Rotating Linear Polarization
It is sometimes necessary to alter the existing polarization of an optical system. For example, lasers are typically horizontally polarized. If the system calls for laser light to reflect off a metallic surface, then this can be a problem because mirrors work best with vertically polarized light. What is the solution? A λ/2 waveplate with its axes oriented at 45° will rotate the polarization to vertical.
Another example is when it is desirable to adjust the polarization axis to any other orientation. Rotating the waveplate axis an angle of θ from the incident polarization will rotate the exiting polarization by 2θ. Since waveplates are highly parallel, inserting or rotating a λ/2 waveplate can reconfigure an entire optical setup with no realignment.
Transforming between Linear and Circular Polarization
Linearly polarized light can be transformed into circularly polarized light, and vice versa, by orienting a linear polarizer and λ/4 waveplate in a certain way. For example, a λ/4 waveplate with its axes oriented at 45° to linear polarization produces circular polarization. Circular polarization, which is of indeterminate orientation, passing through a λ/4 waveplate produces linear polarization at 45° to the waveplate’s axis. Additionally, if linearly polarized light enters a λ/4 waveplate at any angle besides 45°, it becomes elliptically polarized.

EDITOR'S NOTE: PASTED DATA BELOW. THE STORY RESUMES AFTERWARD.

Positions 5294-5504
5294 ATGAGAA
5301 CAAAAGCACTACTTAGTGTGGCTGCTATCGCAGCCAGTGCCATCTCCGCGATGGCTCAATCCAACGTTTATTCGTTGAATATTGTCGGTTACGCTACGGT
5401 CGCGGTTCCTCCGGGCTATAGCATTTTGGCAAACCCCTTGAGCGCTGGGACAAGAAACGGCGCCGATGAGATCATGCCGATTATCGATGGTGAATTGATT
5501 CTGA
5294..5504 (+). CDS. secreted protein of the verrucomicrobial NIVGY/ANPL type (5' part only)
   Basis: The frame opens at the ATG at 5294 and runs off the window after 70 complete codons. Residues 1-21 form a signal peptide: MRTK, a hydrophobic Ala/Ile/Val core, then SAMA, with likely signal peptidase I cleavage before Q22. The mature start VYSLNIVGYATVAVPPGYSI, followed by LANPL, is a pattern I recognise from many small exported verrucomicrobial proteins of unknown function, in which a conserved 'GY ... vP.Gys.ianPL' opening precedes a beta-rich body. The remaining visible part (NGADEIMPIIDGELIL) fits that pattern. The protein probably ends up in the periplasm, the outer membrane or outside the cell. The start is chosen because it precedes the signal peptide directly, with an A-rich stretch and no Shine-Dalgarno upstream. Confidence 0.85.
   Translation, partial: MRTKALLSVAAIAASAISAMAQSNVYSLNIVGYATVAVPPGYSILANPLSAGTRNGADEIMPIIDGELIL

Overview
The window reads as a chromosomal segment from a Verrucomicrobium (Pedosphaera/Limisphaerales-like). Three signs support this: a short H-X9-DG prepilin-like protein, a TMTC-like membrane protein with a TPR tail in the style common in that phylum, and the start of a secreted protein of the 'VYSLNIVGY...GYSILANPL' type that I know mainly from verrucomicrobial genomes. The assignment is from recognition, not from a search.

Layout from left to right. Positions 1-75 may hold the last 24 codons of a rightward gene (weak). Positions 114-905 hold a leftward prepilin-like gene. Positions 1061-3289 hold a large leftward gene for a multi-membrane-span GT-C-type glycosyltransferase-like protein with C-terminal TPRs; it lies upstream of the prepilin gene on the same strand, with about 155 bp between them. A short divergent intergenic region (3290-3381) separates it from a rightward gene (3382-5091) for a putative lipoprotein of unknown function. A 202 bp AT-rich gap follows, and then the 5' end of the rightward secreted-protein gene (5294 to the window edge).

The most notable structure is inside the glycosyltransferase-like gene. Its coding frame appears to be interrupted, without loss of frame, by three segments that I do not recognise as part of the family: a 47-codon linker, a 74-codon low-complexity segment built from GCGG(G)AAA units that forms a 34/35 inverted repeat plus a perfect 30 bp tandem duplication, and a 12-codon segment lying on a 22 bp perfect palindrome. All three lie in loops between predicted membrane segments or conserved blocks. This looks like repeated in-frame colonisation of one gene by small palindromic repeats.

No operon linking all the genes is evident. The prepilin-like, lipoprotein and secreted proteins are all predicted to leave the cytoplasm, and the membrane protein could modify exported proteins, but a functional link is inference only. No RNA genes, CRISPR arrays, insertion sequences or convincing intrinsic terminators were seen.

Optical Isolation with a Linear Polarizer
A linear polarizer plus a λ/4 waveplate creates an optical isolation system where light polarized by the linear polarizer passes through the λ/4 waveplate without attenuation but is transformed to circular polarization. If reflected from a mirror, the circularly polarized light encounters the waveplate again and is returned to linear polarization, but rotated 90°. Note: Two passes of a λ/4 are equivalent to one pass of a λ/2. The reoriented light is rejected by the linear polarizer. This system uses a double pass technique to remove feedback.
Optical Isolation with a Beamsplitter: Efficient Routing
A polarizing beamsplitter can be substituted for the linear polarizer in the optical isolation. This redirects the returning light into an alternate path without attenuation. By contrast, double pass through a non-polarizing beamsplitter only returns a theoretical maximum of 25% into the desired path and 25% into the other path.
A clever routing application used in articulated beam delivery arms takes advantage of the orientation insensitivity of circular polarization: each joint consists of a pair of λ/4 waveplates in fixed orientation before and after a mirror. The first λ/4 waveplate converts the light to S-polarization for efficient reflection from the mirror with no phase shifts. The second waveplate converts the light back to circular polarization, ready for the next joint at arbitrary orientation.
Waveplates are ideal for controlling and analyzing the polarization state of light. They are offered in three main types – zero order, multiple order, and achromatic – each containing unique benefits depending upon the application at hand. A strong understanding of key terminologies and fabrication methods helps in choosing the right waveplate, no matter how simple or complex the optical system.